General Aviation Accident Bulletin

Recent general aviation and air carrier accidents


AVweb’s General Aviation Accident Bulletin is taken from the pages of our sister publication,Aviation Safety magazine. All the reports listed here are preliminary and include only initial factual findings about crashes. You can learn more about the final probable cause on the NTSB’s website at Final reports appear about a year after the accident, although some take longer. Find out more about Aviation Safety at

February 11, 2019, Richmond, Ind.

Beech 400A Beechjet

At about 1006 Eastern time, the airplane collided with ground objects and terrain following a landing overrun. The airline transport pilot and first officer plus the single passenger were uninjured. The airplane sustained substantial damage. Instrument conditions prevailed; the flight operated on an IFR flight plan.

Beginning the night before the accident flight and continuing that morning, both the captain and the F/O later said they checked weather several times before the flight but did not recall anything about runway conditions. The crew opted to fly a GPS approach to 5500-footlong Runway 24. Weather observed at the destination included -mile visibility under a 1500-foot ceiling with scattered clouds at 300 feet. Wind was from 090 degrees at four knots—a four-knot tailwind—and the temperature/dew point were the same: zero degrees C.

The crew flew a coupled approach to just above minimums when they saw the runway, which appeared to have a “very light coating of snow.” The crew touched down and applied full reverse thrust, plus spoilers and maximum braking, but the airplane failed to decelerate, rolling off the end of the runway and across a road before coming to rest. After the accident, the pilot reviewed NOTAMs again on his iPad-based EFB and saw on the first line that the airport was closed.

February 23, 2019, Winter Haven, Fla.

United Consultants UC-1 Twin Bee

At about 1243 Eastern time, the amphibious airplane impacted a residence shortly after takeoff. The flight instructor was fatally injured, the commercial pilot receiving instruction sustained minor injuries and there was one serious ground injury. The airplane was destroyed. Visual conditions prevailed.

According to the pilot receiving instruction, the instructor briefed a practice engine failure shortly after takeoff and, at about 200-300 feet AGL, reduced the throttle on the left engine. It stopped producing power, and the propeller feathered. A witness watched the airplane fly overhead as the left propeller stopped rotating. The crew identified the failed engine, then the instructor took the flight controls and selected a forced landing site. Restart procedures were unsuccessful, and they determined that the airplane would not reach the selected forced landing site. The instructor then chose a lake to the airplane’s left as an alternate site. During the left descending turn, the airplane slowed, the left wing dropped and the airplane impacted a house, seriously injuring one of its occupants.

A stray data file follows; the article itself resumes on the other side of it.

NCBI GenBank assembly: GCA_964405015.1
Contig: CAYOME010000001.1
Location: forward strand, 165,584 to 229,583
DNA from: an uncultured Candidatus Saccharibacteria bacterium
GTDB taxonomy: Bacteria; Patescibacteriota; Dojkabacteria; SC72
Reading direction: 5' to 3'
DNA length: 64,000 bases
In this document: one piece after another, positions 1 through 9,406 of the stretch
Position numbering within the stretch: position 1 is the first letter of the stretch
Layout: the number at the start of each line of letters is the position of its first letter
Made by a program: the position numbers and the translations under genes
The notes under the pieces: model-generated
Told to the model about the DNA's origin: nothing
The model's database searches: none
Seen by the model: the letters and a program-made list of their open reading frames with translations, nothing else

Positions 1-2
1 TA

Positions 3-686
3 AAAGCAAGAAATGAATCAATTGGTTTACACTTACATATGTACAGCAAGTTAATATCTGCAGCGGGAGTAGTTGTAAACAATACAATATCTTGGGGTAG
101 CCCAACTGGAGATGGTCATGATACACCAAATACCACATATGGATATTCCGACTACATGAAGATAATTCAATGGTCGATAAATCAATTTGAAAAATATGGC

February 23, 2019, Mansfield, Mass.

Cessna 172S Skyhawk SP

The airplane was substantially damaged at about 1225 Eastern time when it impacted terrain during a go-around. The flight instructor and student pilot were fatally injured. Visual conditions prevailed.

After performing maneuvers away from the airport, the airplane returned for landing. Witnesses and airport surveillance video show the airplane remained in a landing flare over approximately 2800 feet of the 3503-foot-long runway before the attempted go-around. The airplane entered a steep, climbing right bank before slowing and descending in a spiral to the ground.

February 28, 2019, Atlantic Ocean

Piper PA-32-260 Cherokee Six 260

The airplane was ditched in the Atlantic Ocean about 25 nm east of West Palm Beach, Fla., at 1352 Eastern time. The solo private pilot was uninjured. The airplane was not recovered and is presumed to be substantially damaged. Visual conditions prevailed for the flight from Fort Pierce, Fla., to Freeport, The Bahamas.

According to the pilot, all fuel tanks were filled before takeoff. After about 15 minutes cruising at 3500 feet MSL, the pilot initiated a climb to 7500 feet but the engine started to “sputter.” The pilot performed several remedial actions, but the engine soon lost all power. He advised ATC he was ditching, turned into the wind and extended full flaps. After landing in the water, the pilot egressed without incident onto the airplane’s wing and deployed a life raft; the airplane subsequently sank and was not recovered. The pilot activated a personal locator beacon and was rescued.

February 28, 2019, Shreveport, La.

Piper PA-46-350P Malibu Mirage

The airplane was substantially damaged at about 1039 Central when it impacted a river shortly after departure. The private pilot and passenger were fatally injured. The airplane departed on an IFR flight plan at 1037 in daytime instrument conditions.

According to preliminary ATC information, at 600 feet in the initial climb, ATC cleared the flight to continue climbing on a heading but the airplane then entered a continuously left turn through 740 degrees. While in this turn and climbing out of 1400 feet MSL, the airplane’s altitude began to oscillate between 725 feet and 1900 feet. The airplane then made a decelerating turn to the right and quickly descended, with the last recorded ATC data indicating a groundspeed of 31 knots and an altitude of 575 feet MSL. The airplane impacted a river and came to rest in about 17 feet of water.

This article originally appeared in the May 2019 issue of Aviation Safety magazine.

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